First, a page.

National Pollinator Strategy
Pollinators are an essential part of our environment and play a crucial role in food production through pollination. The National Pollinator Strategy, published in 2014, is a ten year plan which sets out how the Government, conservation groups, farmers, beekeepers and researchers can work together to improve the status of the approximately 1,500 pollinating insect species in England.
It includes dealing with habitat loss and the potential harm from pesticide use, invasive species and climate change. I am pleased that the UK's future agriculture policies will help to improve biodiversity and support habitats for pollinators, building on existing agri-environment measures to enable many more farmers and land managers to take positive action.
I am pleased that from 2013 onwards, there is evidence of an overall increase in the distribution of bee species, although unfortunately other insect pollinators have continued to decline.
The Government continues to support the restrictions on neonicotinoids to protect pollinators, and emergency authorisations for pesticides are only granted in exceptional circumstances where diseases or pests cannot be controlled by any other reasonable means. These emergency authorisations can provide short term availability of a product if the applicant can demonstrate that this addresses a danger which cannot be contained by any other reasonable means, that the use will be limited and controlled and that the necessary protection of people and of the environment can be achieved.
Emergency authorisations are also used by countries across Europe, 10 EU countries including Belgium, Denmark and Spain have granted emergency authorisations for neonicotinoid seed treatments since 2018. Under EU legislation, Member States may grant emergency authorisations in exceptional circumstances. The UK’s approach to the use of emergency authorisations has not changed as a result of the UK’s exit from the EU.
The British beet sugar industry applied for this emergency authorisation following the extreme and unprecedented impact of Virus Yellows disease, which is spread by aphids, on the 2020 sugar beet crop.
At least 40% of the crop nationally was affected, and overall yields for the 2020/21 ‘campaign’ (harvest) are down approximately 25% on the five-year average. Some individual growers in the worst impacted regions have sadly seen their yields destroyed by as much as 80% as a result of Virus Yellows this season. The derogation was very much a last resort.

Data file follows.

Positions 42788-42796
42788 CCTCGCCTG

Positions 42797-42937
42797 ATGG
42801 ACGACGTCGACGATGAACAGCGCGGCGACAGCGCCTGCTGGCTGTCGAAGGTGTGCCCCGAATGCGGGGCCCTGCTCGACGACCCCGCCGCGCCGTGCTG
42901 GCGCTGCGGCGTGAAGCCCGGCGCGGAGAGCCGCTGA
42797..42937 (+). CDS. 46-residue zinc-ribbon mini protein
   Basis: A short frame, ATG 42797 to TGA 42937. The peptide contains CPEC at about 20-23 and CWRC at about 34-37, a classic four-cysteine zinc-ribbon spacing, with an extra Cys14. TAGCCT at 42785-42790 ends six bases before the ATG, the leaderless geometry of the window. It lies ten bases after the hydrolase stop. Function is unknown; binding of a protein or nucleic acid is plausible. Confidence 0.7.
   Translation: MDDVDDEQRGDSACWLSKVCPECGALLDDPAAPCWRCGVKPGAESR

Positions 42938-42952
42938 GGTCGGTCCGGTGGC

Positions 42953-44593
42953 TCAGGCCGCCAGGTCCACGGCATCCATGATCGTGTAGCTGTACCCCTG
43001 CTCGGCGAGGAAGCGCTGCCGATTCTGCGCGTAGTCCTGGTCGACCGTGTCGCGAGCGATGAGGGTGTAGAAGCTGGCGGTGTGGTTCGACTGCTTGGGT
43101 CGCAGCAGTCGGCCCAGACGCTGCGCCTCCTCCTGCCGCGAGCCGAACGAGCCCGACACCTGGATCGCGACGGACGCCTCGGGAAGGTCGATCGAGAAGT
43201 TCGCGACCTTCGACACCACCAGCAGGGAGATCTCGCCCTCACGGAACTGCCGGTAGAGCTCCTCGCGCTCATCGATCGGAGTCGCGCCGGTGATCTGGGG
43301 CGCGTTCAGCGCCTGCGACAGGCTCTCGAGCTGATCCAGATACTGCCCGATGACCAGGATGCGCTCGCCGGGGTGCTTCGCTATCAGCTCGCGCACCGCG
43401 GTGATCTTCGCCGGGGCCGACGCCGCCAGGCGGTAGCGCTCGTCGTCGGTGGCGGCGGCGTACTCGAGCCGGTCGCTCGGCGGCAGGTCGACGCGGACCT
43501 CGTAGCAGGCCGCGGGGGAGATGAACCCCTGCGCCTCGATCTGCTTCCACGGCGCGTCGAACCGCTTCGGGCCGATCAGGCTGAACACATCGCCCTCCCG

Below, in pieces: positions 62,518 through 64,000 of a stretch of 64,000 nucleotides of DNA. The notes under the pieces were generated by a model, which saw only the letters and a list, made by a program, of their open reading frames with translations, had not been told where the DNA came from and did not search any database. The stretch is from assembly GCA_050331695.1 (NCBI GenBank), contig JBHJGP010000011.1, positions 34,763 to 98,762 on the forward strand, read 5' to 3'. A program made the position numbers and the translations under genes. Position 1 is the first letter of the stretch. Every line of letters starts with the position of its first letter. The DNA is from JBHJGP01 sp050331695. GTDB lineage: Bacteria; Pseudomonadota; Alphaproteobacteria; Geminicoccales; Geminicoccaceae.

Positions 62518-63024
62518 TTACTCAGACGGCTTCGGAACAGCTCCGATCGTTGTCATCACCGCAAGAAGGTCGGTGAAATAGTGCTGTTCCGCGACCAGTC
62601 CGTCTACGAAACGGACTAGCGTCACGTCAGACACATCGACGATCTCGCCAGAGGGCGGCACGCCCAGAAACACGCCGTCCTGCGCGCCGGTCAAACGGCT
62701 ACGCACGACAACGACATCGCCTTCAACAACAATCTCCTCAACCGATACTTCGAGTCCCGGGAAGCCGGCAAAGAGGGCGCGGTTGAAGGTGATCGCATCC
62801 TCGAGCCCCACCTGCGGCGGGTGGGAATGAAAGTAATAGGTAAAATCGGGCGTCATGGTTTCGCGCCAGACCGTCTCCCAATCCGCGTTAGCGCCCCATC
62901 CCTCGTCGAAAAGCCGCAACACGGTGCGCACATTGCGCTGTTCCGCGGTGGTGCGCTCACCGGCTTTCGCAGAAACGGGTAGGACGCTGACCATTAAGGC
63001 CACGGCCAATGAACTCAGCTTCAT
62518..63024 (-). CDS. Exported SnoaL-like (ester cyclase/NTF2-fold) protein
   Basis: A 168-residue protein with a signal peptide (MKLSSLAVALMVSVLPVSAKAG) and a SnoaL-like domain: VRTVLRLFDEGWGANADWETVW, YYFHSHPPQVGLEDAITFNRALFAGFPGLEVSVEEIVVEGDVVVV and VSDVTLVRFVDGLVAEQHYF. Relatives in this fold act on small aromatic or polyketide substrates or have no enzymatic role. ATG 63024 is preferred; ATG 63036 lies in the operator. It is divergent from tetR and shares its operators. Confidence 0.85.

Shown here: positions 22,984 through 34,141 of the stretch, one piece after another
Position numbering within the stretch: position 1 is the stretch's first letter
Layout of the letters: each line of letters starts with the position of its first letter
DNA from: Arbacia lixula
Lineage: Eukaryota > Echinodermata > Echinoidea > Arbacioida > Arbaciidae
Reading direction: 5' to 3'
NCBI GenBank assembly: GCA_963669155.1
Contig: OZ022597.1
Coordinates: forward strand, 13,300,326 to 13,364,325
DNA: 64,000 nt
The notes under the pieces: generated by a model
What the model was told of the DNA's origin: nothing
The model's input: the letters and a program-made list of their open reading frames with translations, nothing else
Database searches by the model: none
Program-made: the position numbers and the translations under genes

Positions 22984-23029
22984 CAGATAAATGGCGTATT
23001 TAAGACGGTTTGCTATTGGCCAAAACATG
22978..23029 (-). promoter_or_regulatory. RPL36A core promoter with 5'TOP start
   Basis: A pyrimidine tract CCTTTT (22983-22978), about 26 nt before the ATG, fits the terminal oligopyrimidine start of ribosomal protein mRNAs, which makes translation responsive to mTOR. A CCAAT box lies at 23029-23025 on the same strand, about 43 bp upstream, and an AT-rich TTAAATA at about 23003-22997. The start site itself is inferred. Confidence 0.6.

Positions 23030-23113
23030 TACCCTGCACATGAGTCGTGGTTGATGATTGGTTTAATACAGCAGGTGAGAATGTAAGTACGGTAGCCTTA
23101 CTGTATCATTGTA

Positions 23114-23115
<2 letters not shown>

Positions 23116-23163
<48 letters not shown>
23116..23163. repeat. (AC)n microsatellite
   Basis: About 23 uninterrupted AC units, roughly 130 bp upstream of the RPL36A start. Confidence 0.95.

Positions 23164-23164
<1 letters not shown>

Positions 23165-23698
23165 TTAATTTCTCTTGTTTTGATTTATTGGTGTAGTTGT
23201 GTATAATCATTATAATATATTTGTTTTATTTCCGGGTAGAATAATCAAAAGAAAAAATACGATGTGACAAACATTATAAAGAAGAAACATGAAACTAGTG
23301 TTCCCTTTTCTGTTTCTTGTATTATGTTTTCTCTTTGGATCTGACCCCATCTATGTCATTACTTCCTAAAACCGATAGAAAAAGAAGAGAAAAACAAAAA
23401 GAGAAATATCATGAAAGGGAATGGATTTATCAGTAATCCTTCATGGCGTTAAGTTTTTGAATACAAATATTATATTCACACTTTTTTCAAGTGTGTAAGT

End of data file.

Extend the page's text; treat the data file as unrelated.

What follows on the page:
Conditions attached to the emergency authorisation
The application for the use of Syngenta’s Cruiser SB on the 2021 sugar beet crop is for England only and the duration of authorisation is strictly limited to the period required to allow supply of the product. Furthermore, sugar beet is a non-flowering crop that is only grown in the East of England.
This exceptional use of Syngenta’s Cruiser SB will be strictly controlled and conditions of the authorisation include reduced application rate as well as a prohibition on any flowering crop being planted in the same field where the product has been used within 22 months of sugar beet and a prohibition on oilseed rape being planted within 32 months of sugar beet.
Sugar beet is a non-flowering crop, therefore not attractive to bees. The Department for Environment, Food and Rural Affairs have deemed that, with the mitigation measures in place, “…the risks are acceptably low enough that the benefits outweigh them”. You can read Defra’s full statement at: https://www.gov.uk/government/publications/neonicotinoid-product-as-seed-treatment-for-sugar-beet-emergency-authorisation-application/statement-on-the-decision-to-issue-with-strict-conditions-emergency-authorisation-to-use-a-product-containing-a-neonicotinoid-to-treat-sugar-beet.
This targeted treatment is applied to the sugar beet seed before it is sown, rather than being a spray. The seed is distributed directly to growers through seed orders placed with British Sugar. Growers will be required to follow herbicide programmes to minimise the number of flowering weeds in treated sugar beet crops. British Sugar have also proposed a stewardship scheme which includes several measures to address risks to pollinating insects.
Alongside NFU Sugar and the British Beet Research Organisation, British Sugar are rapidly progressing their plans to tackle Virus Yellows in the long term, without the need to use neonicotinoids. This will prevent emergency authorisation becoming a common occurrence and preventing the UK from returning to routine application of neonicotinoid pesticides. Work to tackle Virus Yellows in the long term includes:
- An extended programme of research and development on Integrated Pest Management
- Working with plant breeders to improve natural resistance in the crop
- Non-chemical approaches, such as boosting beneficial insects, cover crops, maintaining good farm hygiene